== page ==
After an initial meeting characterized by generalizations, fuzzy math and a passive Obama, tonight’s second of three presidential debates proved more fiery and more far-reaching. Here’s the rundown on what happened and initial thoughts from the polls as to who won and what it means three weeks out from Election Day.
In contrast to the format of the first debate, in which moderator Jim Lehrer directed questioning based around a few central themes, moderator Candy Crowley from CNN’s “State of the Union” fielded questions from audience members, who were all uncommitted New York voters. Despite the official topic for the debate being both domestic and two-thirds foreign policy, the questions were heavily domestic, with domestic energy production, equal pay, illegal immigration and education receiving substantial attention. In the last third of the debate, the candidates finally reached foreign policy issues, speaking about the Chinese economy, the death of U.S. Ambassador to Libya Christopher Stephens and weapons flows to foreign countries.
It only took about 45 minutes, however, for the specter of GOP candidate Mitt Romney’s tax math to rear its head. President Barack Obama reiterated points he made in the first debate about how $5 trillion in tax cuts without increasing the deficit is not feasible. Instead of insisting that it was, Romney simply changed the subject to deficit increases that occurred during Obama’s presidency. It was a tactic both candidates would use throughout the night when faced with uncomfortable questions.
Another unfortunate carryover from the first debate was the candidates’ penchant for running overtime. Crowley stated at the beginning of the debate that she was “optimistic” that the debaters would keep their answers concise and on point. While she was a more assertive moderator than Lehrer, both candidates continued to talk over her and interrupt each other. Tangents also plagued the debate, with a discussion about AK-47s in the hands of militants dissolving into a plea by Romney for more two-parent households. The section on immigration ended with discussion of Obama’s pension, which, it was concluded, he does not frequently read because “it’s not as big as yours [Romney’s], so it doesn’t take as long.”
This was not the only jab that Obama made tonight, indicating a more aggressive stance than what he took two weeks ago in Denver. He frequently pointed out contradictions in Romney’s arguments, noting that the governor has flip-flopped on support of coal plants and providing children of illegal immigrants with a path to citizenship. Romney was also quick on the draw; he brought up Obama’s failure to fulfill his promise of filing legislation on immigration within his first year, a charge which Obama did not directly answer.
The town hall format of the debate suited Obama well, getting him out from behind the podium and letting his more natural oratorical style take hold. Whereas he seemed disinterested during the first debate, tonight’s Obama was focused and unrelenting, even to the point of frustrating Crowley. Additionally, his arguments were sharp, and he did not fail (as he did two weeks ago) to point out major gaffes in the Romney campaign, drawing on the infamous 47 percent comment after Romney said that he cared about 100 percent of the American people. Obama’s focus on getting to the root of the problem, especially concerning gun control, served him well, and his unwillingness to back down when Romney challenged him on his handling of the Stephens assassination earned him applause from the crowd.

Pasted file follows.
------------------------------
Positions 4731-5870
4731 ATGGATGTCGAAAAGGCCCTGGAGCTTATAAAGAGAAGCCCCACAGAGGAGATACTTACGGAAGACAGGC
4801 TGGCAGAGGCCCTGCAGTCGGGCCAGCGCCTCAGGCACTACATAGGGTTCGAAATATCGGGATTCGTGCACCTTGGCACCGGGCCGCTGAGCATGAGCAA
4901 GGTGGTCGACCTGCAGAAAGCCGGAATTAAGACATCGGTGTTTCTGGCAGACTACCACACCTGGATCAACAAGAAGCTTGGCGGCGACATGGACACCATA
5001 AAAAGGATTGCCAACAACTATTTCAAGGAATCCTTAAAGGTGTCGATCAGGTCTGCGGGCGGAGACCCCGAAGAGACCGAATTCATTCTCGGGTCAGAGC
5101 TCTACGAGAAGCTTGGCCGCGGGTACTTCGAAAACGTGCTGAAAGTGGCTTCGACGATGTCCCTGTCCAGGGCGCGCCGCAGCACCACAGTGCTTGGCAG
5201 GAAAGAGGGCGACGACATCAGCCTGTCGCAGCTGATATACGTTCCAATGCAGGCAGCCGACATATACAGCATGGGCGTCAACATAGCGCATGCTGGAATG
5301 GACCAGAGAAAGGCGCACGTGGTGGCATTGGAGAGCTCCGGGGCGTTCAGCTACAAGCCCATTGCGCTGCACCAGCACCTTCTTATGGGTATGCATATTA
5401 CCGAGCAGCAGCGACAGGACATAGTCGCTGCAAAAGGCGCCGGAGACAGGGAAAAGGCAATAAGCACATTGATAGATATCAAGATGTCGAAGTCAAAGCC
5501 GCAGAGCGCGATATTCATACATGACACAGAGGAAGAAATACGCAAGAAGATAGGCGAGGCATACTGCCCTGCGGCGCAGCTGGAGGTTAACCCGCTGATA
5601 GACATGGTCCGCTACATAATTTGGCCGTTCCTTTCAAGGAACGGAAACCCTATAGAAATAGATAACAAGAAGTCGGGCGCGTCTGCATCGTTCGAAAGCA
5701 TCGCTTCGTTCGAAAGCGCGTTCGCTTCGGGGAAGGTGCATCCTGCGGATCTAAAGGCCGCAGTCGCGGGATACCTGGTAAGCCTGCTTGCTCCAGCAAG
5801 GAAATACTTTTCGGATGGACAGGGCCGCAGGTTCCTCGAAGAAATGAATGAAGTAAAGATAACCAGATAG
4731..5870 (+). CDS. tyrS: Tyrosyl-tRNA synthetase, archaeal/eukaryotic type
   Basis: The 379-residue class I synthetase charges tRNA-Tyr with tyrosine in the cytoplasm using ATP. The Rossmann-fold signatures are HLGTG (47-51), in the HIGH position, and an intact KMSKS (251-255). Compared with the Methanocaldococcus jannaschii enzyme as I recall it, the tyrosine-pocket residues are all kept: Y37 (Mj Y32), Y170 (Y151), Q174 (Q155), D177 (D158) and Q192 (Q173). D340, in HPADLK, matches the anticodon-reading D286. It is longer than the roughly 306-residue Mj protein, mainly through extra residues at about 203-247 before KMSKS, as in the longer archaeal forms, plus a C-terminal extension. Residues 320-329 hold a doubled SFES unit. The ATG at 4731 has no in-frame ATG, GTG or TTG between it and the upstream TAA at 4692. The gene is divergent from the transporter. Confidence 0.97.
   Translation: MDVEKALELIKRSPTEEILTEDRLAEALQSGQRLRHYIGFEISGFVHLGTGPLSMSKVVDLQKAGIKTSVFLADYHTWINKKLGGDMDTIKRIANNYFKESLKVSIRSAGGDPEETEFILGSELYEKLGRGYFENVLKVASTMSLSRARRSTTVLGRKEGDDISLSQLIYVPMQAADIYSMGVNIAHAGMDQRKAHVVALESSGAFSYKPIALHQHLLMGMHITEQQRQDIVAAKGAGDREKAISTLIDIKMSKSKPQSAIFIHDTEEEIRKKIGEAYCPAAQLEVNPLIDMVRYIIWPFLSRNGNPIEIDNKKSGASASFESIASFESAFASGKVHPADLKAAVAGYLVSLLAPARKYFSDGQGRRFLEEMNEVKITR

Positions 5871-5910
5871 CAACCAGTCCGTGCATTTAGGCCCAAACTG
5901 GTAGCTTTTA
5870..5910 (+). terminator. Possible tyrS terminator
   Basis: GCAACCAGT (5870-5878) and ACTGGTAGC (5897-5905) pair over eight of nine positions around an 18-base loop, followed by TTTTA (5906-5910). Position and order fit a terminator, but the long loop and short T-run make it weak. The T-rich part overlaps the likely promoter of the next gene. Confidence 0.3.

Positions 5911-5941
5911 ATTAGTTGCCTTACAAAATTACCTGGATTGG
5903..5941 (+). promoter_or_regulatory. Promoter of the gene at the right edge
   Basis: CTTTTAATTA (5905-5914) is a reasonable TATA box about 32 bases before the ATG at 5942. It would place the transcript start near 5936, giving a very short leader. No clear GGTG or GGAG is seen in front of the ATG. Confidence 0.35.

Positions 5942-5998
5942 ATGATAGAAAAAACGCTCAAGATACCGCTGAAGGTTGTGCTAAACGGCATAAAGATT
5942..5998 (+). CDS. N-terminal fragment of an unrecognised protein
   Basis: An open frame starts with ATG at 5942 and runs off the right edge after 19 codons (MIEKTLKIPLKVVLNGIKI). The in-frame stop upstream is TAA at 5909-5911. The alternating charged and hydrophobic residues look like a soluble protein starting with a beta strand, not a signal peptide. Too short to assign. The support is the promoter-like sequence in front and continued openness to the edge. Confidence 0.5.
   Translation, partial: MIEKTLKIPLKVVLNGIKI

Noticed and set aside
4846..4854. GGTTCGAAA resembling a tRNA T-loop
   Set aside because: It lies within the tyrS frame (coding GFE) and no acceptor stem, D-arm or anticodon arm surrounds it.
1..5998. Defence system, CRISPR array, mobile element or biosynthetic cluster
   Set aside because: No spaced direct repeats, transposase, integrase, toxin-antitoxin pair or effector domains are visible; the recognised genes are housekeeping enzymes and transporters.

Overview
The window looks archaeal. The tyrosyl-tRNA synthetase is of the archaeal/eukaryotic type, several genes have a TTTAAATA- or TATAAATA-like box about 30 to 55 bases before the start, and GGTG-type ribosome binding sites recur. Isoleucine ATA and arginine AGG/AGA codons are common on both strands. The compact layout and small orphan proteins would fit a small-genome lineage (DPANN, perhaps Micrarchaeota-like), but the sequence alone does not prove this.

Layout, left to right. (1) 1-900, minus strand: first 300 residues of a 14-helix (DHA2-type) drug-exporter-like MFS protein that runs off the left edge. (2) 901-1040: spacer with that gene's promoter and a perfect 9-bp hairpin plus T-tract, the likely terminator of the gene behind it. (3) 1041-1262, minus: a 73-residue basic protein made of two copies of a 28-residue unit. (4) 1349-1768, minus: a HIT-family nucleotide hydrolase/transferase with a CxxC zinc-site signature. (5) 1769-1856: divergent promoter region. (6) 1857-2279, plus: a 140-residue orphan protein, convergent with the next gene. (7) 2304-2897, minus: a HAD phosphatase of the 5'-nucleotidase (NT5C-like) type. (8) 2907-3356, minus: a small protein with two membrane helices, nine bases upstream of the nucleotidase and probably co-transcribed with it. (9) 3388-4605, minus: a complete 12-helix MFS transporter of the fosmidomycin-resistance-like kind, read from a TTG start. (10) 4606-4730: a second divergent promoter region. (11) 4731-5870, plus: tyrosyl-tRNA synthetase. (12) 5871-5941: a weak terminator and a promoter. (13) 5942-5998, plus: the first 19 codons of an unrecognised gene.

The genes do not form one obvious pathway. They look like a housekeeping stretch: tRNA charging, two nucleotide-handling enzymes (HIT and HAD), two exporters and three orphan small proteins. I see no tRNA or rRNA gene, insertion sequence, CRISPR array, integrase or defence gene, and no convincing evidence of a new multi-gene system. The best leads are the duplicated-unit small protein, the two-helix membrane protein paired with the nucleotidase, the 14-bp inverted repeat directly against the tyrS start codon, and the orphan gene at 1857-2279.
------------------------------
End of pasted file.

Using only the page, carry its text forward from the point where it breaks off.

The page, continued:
Romney still came across as confident and comfortable, although facing a competent moderator seemed to throw him off somewhat. But once again, the content of his arguments lacked finesse. In addition to apparent flip-flops between past positions and positions he described tonight, he also contradicted himself within the span of the debate, saying that he would create millions of new jobs early on before saying later that “The government doesn’t create jobs.” More specifics did appear in his explanation of his tax plan, but they were not enough to compensate for the fuzzy math problem.
A flash poll conducted by ABC during the debate and displayed on-screen showed that viewers felt Obama had won by nearly two to one. A similar poll by CNN found that 46 percent of viewers felt the president had done a better job. Flash poll results must be taken with a grain of salt due to the speed with which they are conducted and their relative representativeness, or sometimes lack thereof. Still, the general consensus seems to be that Obama fared at least slightly better.
The second debate is a chance for candidates to show what they have learned from reactions to the first. Here, Obama was able to overturn his distracted, disinterested image, not letting Romney get away with attacking him and thereby exceeding voters’ expectations for his performance. This success — doing better than expected — may be Obama’s strongest achievement of the night and what will start him off with a slight upper hand in the third debate.
Romney, on the other hand, had less upon which to improve given his stronger work last week. Still, staying stagnant while one’s opponent makes changes to his approach is not a winning strategy. Romney still has issues with argumentation and specifics, which he will need to address before moving next week from the economy and domestic issues — topics on which he can beat Obama — to an area in which he is much weaker: foreign policy.
The third and final presidential debate, on the topic of foreign policy, will be held on Monday, Oct. 22 at 9 p.m. ET at Lynn University in Boca Raton, Fla. and will be moderated by CBS’s Bob Schieffer. A campus-wide watch party will be held in the Taylor Lounge at that time. TKS editor-in-chief Anna Meier will also be live-tweeting the debate @anna_strophe.